I was reading-here during a rare lull at work (shhh!) the Feministing site, and they had a post all about the resurgence of debutante balls. I had hoped this insulting tradition had gone the way of wearing hats and white gloves, and slips. I hate slips. Though full slips make me think of Cat on a Hot Tin Roof, so they are kind of sexy, but only if that's all one is wearing.
I digress. Debutante balls seem stubbornly resistant to social change, and are still largely segregated, class-based affairs that are meant to put adolescent girls on the marriage market.
All right...let's all shudder and gag. EWWWW. Marriage and market, two words that should never, ever, be paired.
Despite having a rather forward-thinking set of parents, I, um, kinda, participated in one of these extra special events as a junior deb-a yellow dressed, hoop-skirted, silk-flower crowned attendant to one of the debutantes when I was thirteen. It remains one of the top ten most humiliating experiences of my life thus far. My mother loaned me out-yes, I said LOANED ME OUT! Me, her precious only daughter, to one of her closest friends who was childless, and wished to participate in the damned thing her sorority was partially sponsoring. It meant so much to her my mother couldn't say no. I had a very bad feeling about this. But what could I do? My mother had already committed me. I would look like a rude brat throwing a tantrum if I refused now. My mom knew I wouldn't like to give that impression. Trapped, trapped...
The experience actually met...and surpassed my incredibly low expectations. There were classes, practice sessions, to prepare one for ridiculous, regressive, sexist public humiliation. It was somewhere around the ninth level of Hell, the one Dante claimed was circling Satan's scrotum. Yeah, that sounds like the place. The old women, and very queeny old men who fussed over us, and dressed us...I didn't know people like this even existed. My pediatrician had looked at my body with less scrutiny. They turned us around like we were little deaf things, never registering what they were saying as they clucked over everything. I was apparently too tall for most of the boys, but if I wore flats my feet would look too big, and duck-like. They thought I had webbed toes?? Apparently, I frowned too much as well, that was going to cause deep wrinkles in the future. (Well, fuck you, it didn't.)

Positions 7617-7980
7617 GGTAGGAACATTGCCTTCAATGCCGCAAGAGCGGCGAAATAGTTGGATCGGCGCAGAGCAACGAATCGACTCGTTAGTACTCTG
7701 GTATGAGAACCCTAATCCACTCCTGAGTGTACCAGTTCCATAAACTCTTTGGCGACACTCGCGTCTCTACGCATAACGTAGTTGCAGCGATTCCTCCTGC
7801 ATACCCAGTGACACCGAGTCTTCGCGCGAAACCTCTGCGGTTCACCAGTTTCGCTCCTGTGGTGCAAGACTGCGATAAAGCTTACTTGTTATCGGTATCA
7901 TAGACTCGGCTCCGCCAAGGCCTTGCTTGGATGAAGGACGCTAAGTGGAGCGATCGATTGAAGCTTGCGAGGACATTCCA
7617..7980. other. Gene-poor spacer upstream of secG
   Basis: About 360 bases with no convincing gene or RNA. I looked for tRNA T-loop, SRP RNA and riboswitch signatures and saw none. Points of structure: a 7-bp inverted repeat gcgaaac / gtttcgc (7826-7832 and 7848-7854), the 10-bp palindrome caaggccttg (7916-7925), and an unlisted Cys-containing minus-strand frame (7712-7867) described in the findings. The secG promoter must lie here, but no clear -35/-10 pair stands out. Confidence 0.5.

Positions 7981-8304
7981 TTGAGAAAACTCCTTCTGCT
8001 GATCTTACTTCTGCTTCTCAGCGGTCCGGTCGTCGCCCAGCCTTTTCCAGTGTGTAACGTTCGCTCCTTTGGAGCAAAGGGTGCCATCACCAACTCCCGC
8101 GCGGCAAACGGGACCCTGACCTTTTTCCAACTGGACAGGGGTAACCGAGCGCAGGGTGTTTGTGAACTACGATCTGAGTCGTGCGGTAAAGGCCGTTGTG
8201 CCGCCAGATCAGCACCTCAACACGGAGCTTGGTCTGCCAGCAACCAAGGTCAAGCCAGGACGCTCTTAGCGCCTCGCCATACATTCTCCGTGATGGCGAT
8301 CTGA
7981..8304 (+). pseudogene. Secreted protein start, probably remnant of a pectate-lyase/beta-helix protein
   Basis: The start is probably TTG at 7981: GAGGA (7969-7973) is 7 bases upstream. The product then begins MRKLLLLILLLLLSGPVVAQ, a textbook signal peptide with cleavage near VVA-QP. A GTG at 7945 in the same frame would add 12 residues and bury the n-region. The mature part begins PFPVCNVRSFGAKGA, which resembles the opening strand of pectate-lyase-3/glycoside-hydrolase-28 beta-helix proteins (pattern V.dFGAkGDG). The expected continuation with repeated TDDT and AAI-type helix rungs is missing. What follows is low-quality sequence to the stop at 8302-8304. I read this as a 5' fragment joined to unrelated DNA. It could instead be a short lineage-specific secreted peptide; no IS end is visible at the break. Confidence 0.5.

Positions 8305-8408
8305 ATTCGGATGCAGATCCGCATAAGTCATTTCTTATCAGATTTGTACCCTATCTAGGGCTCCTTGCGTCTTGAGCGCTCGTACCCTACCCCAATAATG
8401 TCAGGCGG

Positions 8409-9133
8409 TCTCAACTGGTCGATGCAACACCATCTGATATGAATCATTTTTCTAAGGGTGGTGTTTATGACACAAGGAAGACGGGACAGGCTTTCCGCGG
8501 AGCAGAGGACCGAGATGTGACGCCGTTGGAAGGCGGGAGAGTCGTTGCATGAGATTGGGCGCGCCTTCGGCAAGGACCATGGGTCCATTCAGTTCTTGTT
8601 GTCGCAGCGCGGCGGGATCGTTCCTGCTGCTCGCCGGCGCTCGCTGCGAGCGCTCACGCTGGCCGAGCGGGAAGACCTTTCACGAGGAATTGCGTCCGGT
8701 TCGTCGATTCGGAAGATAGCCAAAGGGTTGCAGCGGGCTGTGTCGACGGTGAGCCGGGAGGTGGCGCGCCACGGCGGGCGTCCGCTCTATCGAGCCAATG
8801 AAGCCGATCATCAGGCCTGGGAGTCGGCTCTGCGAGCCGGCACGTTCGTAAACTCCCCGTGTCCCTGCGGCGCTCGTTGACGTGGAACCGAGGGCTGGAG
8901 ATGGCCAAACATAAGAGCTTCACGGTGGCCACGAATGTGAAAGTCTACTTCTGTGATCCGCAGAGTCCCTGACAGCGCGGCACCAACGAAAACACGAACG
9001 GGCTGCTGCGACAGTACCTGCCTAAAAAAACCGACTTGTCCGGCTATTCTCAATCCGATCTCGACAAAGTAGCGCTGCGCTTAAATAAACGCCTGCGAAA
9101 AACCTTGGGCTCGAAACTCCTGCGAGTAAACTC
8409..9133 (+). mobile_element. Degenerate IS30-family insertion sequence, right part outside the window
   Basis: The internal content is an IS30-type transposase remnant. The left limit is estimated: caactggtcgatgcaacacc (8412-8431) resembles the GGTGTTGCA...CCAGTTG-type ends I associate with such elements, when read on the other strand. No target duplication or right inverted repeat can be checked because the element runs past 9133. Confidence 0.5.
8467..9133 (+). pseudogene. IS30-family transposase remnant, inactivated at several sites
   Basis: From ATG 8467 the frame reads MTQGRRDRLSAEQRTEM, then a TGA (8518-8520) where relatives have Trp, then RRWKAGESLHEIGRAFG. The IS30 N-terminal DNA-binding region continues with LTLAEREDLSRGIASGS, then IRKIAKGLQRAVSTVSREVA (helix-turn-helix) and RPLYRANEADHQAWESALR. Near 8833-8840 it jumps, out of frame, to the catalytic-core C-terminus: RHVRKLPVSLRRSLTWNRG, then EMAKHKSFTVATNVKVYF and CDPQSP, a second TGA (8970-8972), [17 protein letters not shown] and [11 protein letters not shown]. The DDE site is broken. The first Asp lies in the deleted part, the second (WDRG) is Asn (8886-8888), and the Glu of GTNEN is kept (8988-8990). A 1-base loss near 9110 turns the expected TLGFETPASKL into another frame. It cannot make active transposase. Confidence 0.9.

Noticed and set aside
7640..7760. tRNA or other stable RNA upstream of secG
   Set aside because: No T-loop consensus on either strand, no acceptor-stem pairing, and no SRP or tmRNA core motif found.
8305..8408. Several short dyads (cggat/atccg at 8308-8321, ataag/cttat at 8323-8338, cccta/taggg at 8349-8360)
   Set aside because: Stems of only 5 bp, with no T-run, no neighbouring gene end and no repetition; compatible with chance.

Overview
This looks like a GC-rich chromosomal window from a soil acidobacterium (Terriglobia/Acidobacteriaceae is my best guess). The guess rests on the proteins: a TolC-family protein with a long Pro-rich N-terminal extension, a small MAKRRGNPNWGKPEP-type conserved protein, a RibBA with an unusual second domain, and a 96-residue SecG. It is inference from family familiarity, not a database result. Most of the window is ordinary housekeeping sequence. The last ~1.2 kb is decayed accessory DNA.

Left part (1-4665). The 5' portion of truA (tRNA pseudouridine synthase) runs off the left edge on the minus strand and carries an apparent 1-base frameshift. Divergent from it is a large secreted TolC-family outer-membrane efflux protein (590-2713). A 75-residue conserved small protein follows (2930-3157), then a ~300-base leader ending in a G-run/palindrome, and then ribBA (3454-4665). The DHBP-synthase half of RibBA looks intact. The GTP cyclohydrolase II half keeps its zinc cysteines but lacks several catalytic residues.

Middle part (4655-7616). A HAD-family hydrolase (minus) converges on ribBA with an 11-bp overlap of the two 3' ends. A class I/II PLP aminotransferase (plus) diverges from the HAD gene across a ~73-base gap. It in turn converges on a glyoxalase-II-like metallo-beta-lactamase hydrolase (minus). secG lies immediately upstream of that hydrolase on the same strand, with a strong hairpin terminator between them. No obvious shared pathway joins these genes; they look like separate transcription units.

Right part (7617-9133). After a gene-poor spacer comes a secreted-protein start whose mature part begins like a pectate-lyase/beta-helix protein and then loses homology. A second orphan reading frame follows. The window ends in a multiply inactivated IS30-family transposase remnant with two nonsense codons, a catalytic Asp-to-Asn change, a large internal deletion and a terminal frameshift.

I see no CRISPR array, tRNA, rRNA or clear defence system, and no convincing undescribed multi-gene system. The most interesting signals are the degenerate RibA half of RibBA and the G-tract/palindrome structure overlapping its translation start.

I held my tongue, it was difficult, but I did it. I was a child who had been on the whole, approved of, and told that I was special, and wonderful and beautiful. No one had ever spoken to me, or about me where I could overhear in this manner. Thank God, I'm of a temperament where I get angry about stuff like this and consider the source, and do not absorb it.
The waltz lessons, and posture, curtsying, and fucking white gloves! I came home after one of these sessions and told my mother she had earned a place in Hell for putting me through this. At least Purgatory.
I like attention as much as the next extroverted Leo, but there was something creepy about this focus on our adolescent sexuality, and dressing us up like china dolls, watching us dance with equally uncomfortable boys. After it was all over, and I managed not to trip down the curving staircase into the ballroom, though I did mess up a couple of dance steps. I found my parents. My dad took the crown of flowers off my head, and mussed my hair, looking at my mother like she was Lucy Ricardo. I was not doing this again when I was old enough to wear the white dress. She nodded, and was uncharacteristically quiet the whole ride home.
This is no rite of passage. I can't imagine the reasoning that goes into putting your children through this. Girls are bombarded with so many images that give them the message that their looks and sexuality are what advance them in life...shame on Gen X for continuing this so-called tradition.